An empirical assessment of the factors affecting the diffusion of group support systems in organizations.

Persistent Link:
http://hdl.handle.net/10150/187310
Title:
An empirical assessment of the factors affecting the diffusion of group support systems in organizations.
Author:
Shepherd, Morgan Morrison.
Issue Date:
1995
Publisher:
The University of Arizona.
Rights:
Copyright © is held by the author. Digital access to this material is made possible by the University Libraries, University of Arizona. Further transmission, reproduction or presentation (such as public display or performance) of protected items is prohibited except with permission of the author.
Abstract:
Organizations are downsizing, challenging their employees to "do more with less." Projects teams and work groups being formed to accomplish this goal are being supported with a new type of technology called Group Support Systems (GSS). This research was concerned with determining the major factors that affect the diffusion of GSS in organizations. GroupSystems (GS) is the GSS that was researched. A survey methodology was used to collect data. The model for this research was developed from existing models in diffusion research, from prior MIS research on GroupSystems, and from prior MIS implementation research. The following independent variables were analyzed: the role of the internal champion, the role of the facilitator, average size of the work groups and the percentage of work that was handled by each work group, hourly charge for using GS, total amount of money invested in the technology, and the role of communication channels within the organization. The data were analyzed through four different regressions, with the same results being obtained each time. Significant relationships were found for the size of work groups, the hourly charge rate, and the amount spent on the technology; findings for the role of the facilitator were partially significant. The final regression was significant at the p<.001 level and accounted for over 58% of the model.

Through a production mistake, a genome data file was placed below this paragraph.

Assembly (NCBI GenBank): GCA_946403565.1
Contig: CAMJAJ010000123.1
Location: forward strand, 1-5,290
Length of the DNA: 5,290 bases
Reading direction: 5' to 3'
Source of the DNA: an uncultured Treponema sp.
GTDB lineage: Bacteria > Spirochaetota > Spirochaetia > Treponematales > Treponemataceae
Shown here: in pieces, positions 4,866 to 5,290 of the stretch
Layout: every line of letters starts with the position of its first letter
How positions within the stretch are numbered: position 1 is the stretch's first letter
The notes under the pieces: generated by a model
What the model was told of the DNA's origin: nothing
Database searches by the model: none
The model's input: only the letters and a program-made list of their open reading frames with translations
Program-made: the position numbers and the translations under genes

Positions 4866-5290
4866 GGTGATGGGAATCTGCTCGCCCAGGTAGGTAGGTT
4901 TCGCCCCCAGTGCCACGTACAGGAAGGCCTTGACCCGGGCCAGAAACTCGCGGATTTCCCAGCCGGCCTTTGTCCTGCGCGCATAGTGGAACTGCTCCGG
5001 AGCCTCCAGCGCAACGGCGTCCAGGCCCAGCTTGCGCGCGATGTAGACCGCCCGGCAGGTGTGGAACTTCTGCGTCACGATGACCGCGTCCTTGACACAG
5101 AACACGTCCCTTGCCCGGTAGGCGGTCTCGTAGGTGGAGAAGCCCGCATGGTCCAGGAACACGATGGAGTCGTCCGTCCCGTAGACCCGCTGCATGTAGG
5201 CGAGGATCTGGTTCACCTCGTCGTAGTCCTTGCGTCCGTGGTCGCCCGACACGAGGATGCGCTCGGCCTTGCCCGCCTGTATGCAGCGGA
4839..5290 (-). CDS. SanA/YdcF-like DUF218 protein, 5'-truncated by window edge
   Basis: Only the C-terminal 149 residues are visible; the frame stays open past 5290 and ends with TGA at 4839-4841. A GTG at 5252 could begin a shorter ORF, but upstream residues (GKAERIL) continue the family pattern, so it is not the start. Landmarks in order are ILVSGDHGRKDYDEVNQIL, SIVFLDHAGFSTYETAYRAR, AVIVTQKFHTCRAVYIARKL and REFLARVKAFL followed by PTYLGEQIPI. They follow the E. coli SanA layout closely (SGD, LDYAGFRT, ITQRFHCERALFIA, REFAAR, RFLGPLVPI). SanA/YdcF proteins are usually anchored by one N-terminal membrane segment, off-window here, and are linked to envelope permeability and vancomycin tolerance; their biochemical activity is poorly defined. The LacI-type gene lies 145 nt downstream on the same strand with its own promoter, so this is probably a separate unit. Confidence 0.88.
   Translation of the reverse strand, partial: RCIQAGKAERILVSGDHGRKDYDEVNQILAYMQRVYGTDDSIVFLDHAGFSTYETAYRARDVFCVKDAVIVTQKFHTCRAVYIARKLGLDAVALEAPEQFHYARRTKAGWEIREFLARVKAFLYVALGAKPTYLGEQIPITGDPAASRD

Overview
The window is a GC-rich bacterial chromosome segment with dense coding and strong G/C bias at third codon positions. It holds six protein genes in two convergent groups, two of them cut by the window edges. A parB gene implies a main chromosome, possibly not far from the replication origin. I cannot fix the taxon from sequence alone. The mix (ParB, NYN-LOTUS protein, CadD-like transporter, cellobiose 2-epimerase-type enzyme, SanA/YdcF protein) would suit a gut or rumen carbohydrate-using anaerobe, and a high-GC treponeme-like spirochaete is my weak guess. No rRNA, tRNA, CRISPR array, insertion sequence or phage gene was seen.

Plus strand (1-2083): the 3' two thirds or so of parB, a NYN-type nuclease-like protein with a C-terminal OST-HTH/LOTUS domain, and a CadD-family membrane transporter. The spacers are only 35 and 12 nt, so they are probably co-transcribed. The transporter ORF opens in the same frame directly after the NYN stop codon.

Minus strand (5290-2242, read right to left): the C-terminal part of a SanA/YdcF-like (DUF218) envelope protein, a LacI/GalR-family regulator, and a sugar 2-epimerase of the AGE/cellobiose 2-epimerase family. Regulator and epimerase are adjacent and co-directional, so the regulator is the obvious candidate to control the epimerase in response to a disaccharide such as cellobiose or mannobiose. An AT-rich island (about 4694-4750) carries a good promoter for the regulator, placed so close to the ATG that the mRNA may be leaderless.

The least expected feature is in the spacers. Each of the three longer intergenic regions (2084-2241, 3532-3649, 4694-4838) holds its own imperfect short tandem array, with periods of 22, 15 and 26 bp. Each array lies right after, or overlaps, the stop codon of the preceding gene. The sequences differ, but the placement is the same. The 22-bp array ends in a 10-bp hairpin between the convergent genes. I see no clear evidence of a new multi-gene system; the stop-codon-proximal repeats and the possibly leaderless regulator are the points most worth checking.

Type:
text; Dissertation-Reproduction (electronic)
Keywords:
Communication in management.; Teams in the workplace.
Degree Name:
Ph.D.
Degree Level:
doctoral
Degree Program:
Business Administration; Graduate College
Degree Grantor:
University of Arizona
Committee Chair:
Nunamaker, J. F. Jr.

Full metadata record

DC FieldValue Language
dc.language.isoenen_US
dc.titleAn empirical assessment of the factors affecting the diffusion of group support systems in organizations.en_US
dc.creatorShepherd, Morgan Morrison.en_US
dc.contributor.authorShepherd, Morgan Morrison.en_US
dc.date.issued1995en_US
dc.publisherThe University of Arizona.en_US
dc.rightsCopyright © is held by the author. Digital access to this material is made possible by the University Libraries, University of Arizona. Further transmission, reproduction or presentation (such as public display or performance) of protected items is prohibited except with permission of the author.en_US
dc.description.abstractOrganizations are downsizing, challenging their employees to "do more with less." Projects teams and work groups being formed to accomplish this goal are being supported with a new type of technology called Group Support Systems (GSS). This research was concerned with determining the major factors that affect the diffusion of GSS in organizations. GroupSystems (GS) is the GSS that was researched. A survey methodology was used to collect data. The model for this research was developed from existing models in diffusion research, from prior MIS research on GroupSystems, and from prior MIS implementation research. The following independent variables were analyzed: the role of the internal champion, the role of the facilitator, average size of the work groups and the percentage of work that was handled by each work group, hourly charge for using GS, total amount of money invested in the technology, and the role of communication channels within the organization. The data were analyzed through four different regressions, with the same results being obtained each time. Significant relationships were found for the size of work groups, the hourly charge rate, and the amount spent on the technology; findings for the role of the facilitator were partially significant. The final regression was significant at the p<.001 level and accounted for over 58% of the model.en_US
dc.typetexten_US
dc.typeDissertation-Reproduction (electronic)en_US
dc.subjectCommunication in management.en_US
dc.subjectTeams in the workplace.en_US
thesis.degree.namePh.D.en_US
thesis.degree.leveldoctoralen_US
thesis.degree.disciplineBusiness Administrationen_US
thesis.degree.disciplineGraduate Collegeen_US
thesis.degree.grantorUniversity of Arizonaen_US
dc.contributor.chairNunamaker, J. F. Jr.en_US
dc.contributor.committeememberVogel, Douglas R.en_US
dc.contributor.committeememberOrwig, Richard E.en_US
dc.contributor.committeememberBeach, Lee Royen_US
dc.contributor.committeememberGriffith, T. L.en_US
dc.identifier.proquest9620371en_US
dc.identifier.oclc706823628en_US
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